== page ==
The Skin of the Truth


Some college students had a final exam coming up, but the weekend before they took the test was a great weekend to head to the mountains and ski.  “The snow was perfect!” they heard.  After some discussion, they decided that they could do their studying at the lodge in between times on the slopes.  So, they packed up their gear and headed for the mountains.

Sunday evening came, and they decided to blow off the final the next day.  They were having too much fun, and they hadn’t done the studying that they had planned to do.  Two days later, they arrived at their professor’s office with a carefully collaborated story about being stranded in the mountains after blowing a tire.  Things went from bad to worse when a blizzard overtook them, and they had to spend several days in a farmhouse off the road.

The professor was very understanding and allowed that they could make up the final.  He put the students in separate rooms and handed them the test.  The first question for ten points was easy – “What is your name?”

They turned the page and saw that the second question was for the other ninety points – “Which tire?”

I heard an expression once that said an excuse is the skin of the truth stuffed with a lie.  If we’re honest with ourselves, most of our excuses are just that.  We show up late and blame traffic but fail to mention that we were running 20 minutes behind before we got stuck in the backup.  We miss a deadline and blame a co-worker for failing to get us the data on time, but we leave out the part about neglecting to ask him for it with appropriate notice.  We fall short of our goal and excuse it by pointing out the tough market but say nothing of the fact that we expected to fail and only gave 60% effort as a result.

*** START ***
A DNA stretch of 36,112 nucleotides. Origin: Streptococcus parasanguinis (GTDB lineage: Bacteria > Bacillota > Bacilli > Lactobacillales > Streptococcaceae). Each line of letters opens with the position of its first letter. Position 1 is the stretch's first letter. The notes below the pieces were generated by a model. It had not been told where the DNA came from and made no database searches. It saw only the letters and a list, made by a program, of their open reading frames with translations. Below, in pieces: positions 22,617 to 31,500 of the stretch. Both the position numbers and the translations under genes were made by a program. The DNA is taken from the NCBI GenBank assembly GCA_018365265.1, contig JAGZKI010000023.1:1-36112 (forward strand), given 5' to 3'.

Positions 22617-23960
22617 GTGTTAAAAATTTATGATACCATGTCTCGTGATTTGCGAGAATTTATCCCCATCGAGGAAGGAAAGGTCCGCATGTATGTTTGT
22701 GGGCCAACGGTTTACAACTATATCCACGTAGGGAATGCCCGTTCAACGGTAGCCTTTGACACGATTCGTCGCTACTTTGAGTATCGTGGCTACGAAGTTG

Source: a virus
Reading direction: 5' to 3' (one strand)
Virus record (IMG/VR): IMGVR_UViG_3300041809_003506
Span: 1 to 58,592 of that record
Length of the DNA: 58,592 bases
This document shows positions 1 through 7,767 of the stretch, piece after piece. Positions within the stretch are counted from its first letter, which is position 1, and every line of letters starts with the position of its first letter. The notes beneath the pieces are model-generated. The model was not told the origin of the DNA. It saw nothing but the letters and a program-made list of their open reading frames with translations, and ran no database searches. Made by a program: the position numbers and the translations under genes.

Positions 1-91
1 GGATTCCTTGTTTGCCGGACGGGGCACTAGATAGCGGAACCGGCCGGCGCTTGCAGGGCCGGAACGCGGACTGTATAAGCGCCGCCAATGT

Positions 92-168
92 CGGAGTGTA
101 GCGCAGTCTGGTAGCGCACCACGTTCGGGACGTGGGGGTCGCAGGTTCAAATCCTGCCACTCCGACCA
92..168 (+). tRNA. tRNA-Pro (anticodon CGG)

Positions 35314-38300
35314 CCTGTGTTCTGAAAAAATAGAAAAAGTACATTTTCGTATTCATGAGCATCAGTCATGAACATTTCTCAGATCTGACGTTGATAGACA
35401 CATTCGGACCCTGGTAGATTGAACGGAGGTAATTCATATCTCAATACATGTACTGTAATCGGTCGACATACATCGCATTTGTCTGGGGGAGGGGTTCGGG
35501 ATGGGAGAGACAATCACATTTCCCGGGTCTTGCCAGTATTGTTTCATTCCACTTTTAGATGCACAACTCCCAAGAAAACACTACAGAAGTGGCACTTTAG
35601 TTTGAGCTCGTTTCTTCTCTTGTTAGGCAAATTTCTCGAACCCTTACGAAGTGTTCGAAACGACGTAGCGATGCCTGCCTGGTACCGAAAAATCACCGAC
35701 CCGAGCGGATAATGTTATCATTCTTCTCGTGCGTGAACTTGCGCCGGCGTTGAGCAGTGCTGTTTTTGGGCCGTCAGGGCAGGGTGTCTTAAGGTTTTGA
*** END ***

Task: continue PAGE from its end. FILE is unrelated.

If you want to create accountability on your team, it has to start with you.  That means no more excuses.  If you dropped the ball, own up to your part, and commit to getting a better hold on it next time.  While your team many not enthusiastically join you on the accountability train, your integrity will eventually create an accountability ethos on your team.

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Filed under accountability, blame, character

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